PORTLAND, Maine (AP) — Figures released by independent U.S. Senate candidate Angus King showing he paid average federal taxes of 22.2 percent over the last seven years would be different if he'd calculated it the same way as Republican presidential candidate Mitt Romney.
Republicans on Tuesday accused King, a self-made millionaire, of using a methodology that understated his income to make it seem as though he was paying a greater share of taxes.
King computed his rate based on taxable income "after deductions and loopholes, artificially lowering his gross income and effectively raising his perceived tax rate," David Sorensen, spokesman for the Maine Republican Party, wrote in a statement.
Using Romney's methodology, King paid an average of 15 percent, less than many middle-class Americans.
King's accountant, Scott Small, said he based his calculation on taxable income after personal exemptions and itemized deductions, which he described as the standard among accountants for establishing the effective tax rate. Romney based his tax rate on adjusted gross income.
There's no clear answer on which is right.
Steven Colburn, accounting professor at the University of Maine, said the textbook his students use defines effective tax rate as total taxes divided by total income, a standard Romney came closer to meeting.
But Thomas Cooke, a professor of business law at the McDonough School of Business at Georgetown University, said the King campaign did it the "proper way" with its methodology.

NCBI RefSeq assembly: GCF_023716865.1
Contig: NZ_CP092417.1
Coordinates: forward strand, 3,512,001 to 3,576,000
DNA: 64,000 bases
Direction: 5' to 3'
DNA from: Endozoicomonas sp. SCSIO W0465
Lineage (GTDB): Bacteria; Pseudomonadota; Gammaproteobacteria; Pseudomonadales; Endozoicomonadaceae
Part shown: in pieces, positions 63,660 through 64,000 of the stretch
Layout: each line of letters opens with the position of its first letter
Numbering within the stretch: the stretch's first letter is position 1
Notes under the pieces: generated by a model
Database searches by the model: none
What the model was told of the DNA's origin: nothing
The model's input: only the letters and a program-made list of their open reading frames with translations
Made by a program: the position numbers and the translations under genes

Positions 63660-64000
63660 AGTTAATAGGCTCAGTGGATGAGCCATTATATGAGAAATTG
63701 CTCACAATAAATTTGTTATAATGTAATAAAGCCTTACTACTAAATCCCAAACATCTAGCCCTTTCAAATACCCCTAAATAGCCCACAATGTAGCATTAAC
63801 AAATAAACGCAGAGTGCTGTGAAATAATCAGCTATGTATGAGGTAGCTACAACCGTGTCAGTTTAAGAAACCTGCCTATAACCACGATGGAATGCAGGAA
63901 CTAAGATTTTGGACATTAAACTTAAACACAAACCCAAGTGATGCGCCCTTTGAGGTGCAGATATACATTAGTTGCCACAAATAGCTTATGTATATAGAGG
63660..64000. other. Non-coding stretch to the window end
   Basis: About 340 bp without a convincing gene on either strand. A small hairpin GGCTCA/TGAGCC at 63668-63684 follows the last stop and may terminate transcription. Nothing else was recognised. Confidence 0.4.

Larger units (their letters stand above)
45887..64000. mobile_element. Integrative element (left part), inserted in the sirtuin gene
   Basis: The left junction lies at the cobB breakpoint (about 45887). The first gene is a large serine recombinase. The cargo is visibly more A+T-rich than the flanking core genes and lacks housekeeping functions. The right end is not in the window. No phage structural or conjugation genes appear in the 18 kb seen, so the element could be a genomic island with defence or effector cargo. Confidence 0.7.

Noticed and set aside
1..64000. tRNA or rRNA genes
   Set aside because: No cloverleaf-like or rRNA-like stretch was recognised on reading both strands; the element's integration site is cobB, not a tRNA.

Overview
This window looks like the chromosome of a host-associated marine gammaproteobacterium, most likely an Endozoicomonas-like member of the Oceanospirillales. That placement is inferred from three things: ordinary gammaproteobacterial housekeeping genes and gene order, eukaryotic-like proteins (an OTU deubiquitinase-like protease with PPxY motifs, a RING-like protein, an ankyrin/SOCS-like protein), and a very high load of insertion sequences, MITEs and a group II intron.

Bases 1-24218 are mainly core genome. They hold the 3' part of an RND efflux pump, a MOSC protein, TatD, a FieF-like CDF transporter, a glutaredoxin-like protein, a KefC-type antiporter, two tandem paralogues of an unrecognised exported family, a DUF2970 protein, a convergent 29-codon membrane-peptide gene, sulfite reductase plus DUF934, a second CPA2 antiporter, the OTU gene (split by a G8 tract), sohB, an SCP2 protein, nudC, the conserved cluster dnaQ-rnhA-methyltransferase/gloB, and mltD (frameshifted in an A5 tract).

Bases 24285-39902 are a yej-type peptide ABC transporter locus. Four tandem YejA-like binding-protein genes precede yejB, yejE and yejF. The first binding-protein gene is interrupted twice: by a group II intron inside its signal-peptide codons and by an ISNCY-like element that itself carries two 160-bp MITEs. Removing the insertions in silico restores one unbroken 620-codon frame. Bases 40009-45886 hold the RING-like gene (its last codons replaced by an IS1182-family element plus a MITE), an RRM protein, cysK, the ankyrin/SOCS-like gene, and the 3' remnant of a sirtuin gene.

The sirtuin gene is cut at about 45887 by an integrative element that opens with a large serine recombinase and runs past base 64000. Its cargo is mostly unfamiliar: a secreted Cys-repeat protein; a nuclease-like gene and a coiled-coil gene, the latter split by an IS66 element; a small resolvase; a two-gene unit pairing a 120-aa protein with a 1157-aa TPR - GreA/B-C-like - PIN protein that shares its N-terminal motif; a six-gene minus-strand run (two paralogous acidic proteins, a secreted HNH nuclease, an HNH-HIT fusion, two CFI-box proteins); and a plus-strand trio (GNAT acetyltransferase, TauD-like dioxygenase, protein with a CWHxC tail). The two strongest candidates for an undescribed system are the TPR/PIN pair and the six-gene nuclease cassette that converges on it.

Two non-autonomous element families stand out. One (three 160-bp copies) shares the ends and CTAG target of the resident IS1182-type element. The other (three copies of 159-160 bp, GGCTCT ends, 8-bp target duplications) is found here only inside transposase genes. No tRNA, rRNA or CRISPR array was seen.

Bob Williams at the nonpartisan Tax Policy Center in Washington said the best standard is total income. Barring that, the best measure of income on a tax return is the adjusted gross income used by Romney.
"What King did is not right. What King did is overstate his taxes, potentially by a lot," Williams said.
Democrat Cynthia Dill called on the three leading candidates to release their tax returns, and King obliged Monday by releasing seven years' worth, amounting to hundreds of pages of tax documents. That created a scramble in which Dill and Republican Charlie Summers released their documents Monday night.
All told, King averaged more than $500,000 in annual income using adjusted gross income over the seven-year-period. Summers and his wife averaged nearly $91,000 in annual income over eight years of federal tax returns. Dill and her husband reported about $65,000 in average annual income over 10 years.
At a recent debate, King suggested his taxes should be higher, advocating for bringing the capital gains tax in line with wages. Over seven years, he averaged $231,000 in earnings from capital gains — profits from sale of stocks or property — which are taxed at 15 percent.
King, for his part, insisted he was trying to do the right thing in releasing his tax returns and in his analysis.
And he said there was a reason his taxable income is so much lower than his gross income: It was because he and his wife averaged $75,952 a year in charitable contributions, which can be deducted on federal income tax returns. "If we didn't do those charitable donations, it would be higher," King said.
Three other independents in the race — Steve Woods of Yarmouth, Danny Dalton of Brunswick and Andrew Ian Dodge of Harpswell — were not included in Dill's proposal.
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